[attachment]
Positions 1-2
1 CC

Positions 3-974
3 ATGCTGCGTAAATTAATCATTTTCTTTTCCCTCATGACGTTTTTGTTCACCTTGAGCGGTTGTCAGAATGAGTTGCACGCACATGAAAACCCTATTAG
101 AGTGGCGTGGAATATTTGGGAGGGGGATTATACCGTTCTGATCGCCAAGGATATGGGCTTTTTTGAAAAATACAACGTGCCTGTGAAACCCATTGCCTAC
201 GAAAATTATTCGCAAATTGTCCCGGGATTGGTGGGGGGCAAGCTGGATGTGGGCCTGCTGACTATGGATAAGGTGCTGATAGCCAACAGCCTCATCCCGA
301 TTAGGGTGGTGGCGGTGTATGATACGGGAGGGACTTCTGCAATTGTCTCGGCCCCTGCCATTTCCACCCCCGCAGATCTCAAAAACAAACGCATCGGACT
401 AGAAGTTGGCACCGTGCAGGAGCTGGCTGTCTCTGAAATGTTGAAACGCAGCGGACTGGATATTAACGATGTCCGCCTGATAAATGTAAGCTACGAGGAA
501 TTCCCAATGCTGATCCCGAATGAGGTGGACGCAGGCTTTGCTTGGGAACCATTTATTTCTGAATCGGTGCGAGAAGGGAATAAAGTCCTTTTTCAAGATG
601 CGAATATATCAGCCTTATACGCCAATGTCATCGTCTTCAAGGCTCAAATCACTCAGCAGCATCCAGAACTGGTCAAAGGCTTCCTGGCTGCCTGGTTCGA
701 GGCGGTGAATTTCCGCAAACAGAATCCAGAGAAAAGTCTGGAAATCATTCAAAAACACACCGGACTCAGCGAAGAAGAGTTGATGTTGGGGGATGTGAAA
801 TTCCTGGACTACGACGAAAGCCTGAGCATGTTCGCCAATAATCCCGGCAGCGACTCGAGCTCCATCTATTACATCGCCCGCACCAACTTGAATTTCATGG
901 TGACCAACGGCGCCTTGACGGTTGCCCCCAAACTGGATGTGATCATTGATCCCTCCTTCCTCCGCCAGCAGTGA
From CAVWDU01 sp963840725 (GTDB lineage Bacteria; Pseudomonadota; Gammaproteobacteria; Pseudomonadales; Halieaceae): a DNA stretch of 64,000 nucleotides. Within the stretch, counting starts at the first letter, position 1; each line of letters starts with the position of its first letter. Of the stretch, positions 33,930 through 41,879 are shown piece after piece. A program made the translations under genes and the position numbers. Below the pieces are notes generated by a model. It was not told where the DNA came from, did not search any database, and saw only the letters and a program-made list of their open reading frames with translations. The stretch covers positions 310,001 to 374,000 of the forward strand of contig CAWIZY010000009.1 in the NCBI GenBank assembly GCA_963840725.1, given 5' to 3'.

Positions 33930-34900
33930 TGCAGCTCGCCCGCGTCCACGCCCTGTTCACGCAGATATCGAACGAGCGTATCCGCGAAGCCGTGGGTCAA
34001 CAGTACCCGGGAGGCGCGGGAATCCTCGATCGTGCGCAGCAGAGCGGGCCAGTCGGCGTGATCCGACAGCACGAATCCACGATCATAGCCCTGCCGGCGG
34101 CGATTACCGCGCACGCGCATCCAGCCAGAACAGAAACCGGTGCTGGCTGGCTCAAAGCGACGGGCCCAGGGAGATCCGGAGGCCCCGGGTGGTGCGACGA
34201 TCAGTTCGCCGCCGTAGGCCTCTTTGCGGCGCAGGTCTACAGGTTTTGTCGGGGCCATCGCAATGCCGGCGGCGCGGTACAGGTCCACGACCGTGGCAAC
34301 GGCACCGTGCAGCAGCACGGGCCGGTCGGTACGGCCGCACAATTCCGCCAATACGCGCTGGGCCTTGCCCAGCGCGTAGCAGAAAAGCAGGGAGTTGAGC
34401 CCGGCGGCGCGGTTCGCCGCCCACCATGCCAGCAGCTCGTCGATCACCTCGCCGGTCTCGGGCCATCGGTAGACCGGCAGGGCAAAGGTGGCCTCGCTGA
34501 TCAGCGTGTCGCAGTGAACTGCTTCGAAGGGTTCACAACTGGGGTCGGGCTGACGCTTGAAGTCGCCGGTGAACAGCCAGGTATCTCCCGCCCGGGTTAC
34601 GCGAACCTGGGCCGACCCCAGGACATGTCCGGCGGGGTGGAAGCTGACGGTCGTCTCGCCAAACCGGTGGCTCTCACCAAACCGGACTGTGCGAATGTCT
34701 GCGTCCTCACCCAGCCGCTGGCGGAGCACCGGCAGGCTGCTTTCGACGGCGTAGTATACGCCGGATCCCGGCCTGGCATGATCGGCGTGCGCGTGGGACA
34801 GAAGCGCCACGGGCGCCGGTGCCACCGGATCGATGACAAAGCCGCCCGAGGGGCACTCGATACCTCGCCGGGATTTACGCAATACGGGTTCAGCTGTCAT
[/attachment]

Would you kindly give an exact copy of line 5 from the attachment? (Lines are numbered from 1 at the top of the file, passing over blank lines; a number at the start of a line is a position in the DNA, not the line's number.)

101 AGTGGCGTGGAATATTTGGGAGGGGGATTATACCGTTCTGATCGCCAAGGATATGGGCTTTTTTGAAAAATACAACGTGCCTGTGAAACCCATTGCCTAC